Annie's Bird Page
"Where the birds make their nests: [as for] the stork,
the fir trees [are] her house."
National Bird Day is January 5th Each Year!
What does the Bible say about "Birds?"
Bird Bible Verses
There are 14 verses with "bird" and verse with 25 verses with "birds".
"The flowers appear on the
earth; the time of the singing [of birds]
is come, and the voice of the turtle is heard in our land;"
~Song of Solomon 2:12~
Birds in the Bible are categorized in two groups.
Clean & Unclean!
This tells us whether the bird is safe and fit to eat or not.
Why Birds Migrate?
"Each year with great regularity most species of birds return to their summer homes, court and choose their mates, build their nests, lay eggs, and rear their young. In the late summer and fall they acquire their new plumage. Then they join with others of their kind in large or small flocks, feeding and storing up fat in their bodies. Thus they prepare for the hardships of winter, whether they are to remain in the cold northlands or make a strenuous journey to the south.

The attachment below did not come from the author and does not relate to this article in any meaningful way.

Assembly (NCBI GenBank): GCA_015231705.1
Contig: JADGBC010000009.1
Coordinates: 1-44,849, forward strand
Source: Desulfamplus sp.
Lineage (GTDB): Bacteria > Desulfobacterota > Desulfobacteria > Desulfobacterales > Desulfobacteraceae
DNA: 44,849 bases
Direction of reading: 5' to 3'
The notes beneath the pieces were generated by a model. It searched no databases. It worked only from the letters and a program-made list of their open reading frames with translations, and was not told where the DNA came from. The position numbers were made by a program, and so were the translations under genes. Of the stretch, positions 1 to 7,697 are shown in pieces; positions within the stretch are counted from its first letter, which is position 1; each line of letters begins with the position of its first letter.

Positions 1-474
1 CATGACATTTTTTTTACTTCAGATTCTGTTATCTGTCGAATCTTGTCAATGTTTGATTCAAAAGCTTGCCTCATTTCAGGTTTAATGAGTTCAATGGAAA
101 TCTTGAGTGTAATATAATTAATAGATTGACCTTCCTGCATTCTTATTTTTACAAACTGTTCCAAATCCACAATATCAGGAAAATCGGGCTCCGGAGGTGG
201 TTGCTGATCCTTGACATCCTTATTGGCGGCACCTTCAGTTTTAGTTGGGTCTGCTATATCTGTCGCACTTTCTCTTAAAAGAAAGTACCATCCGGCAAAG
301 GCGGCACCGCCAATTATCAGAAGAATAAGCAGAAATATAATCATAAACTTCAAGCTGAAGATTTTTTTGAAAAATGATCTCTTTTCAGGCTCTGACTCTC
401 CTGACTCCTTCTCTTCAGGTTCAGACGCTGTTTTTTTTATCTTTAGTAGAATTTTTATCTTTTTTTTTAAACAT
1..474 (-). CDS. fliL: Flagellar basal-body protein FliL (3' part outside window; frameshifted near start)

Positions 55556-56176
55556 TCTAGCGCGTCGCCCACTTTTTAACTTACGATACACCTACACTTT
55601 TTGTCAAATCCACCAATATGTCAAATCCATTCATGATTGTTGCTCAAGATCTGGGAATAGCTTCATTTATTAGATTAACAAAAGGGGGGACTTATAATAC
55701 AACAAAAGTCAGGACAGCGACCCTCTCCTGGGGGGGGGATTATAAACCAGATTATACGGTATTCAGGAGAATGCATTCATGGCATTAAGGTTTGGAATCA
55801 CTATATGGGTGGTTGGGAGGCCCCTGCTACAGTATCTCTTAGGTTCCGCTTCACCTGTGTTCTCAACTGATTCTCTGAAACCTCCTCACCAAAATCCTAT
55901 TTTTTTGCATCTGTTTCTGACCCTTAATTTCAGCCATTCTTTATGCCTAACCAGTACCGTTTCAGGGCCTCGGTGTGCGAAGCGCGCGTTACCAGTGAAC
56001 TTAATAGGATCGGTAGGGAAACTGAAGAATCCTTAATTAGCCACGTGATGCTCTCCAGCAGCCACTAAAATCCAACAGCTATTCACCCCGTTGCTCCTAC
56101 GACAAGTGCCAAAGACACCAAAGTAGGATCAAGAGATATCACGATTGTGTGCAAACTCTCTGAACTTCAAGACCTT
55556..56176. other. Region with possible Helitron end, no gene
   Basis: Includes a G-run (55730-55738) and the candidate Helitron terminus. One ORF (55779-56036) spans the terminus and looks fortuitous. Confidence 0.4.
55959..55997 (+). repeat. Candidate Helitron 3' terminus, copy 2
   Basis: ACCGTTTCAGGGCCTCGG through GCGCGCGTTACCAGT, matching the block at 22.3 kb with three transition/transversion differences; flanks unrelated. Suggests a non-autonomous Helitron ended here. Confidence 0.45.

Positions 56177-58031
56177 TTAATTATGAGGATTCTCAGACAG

While scientists have much to learn about bird migration, they think they know some of the reasons birds feel the need to migrate: chemical changes inside their bodies, changes in weather, and changes in day length.
Once they get moving, how do birds know where to go? In some species, very young birds find their way to places their parents have been migrating to for years, even though they have never been there before and their parents don't help them!
Many scientists think that birds are born with a sense of direction that tells them where to go, and that birds use the sun, moon, and stars to figure out where they are, much like early sailors did."
Winter Feeding of Birds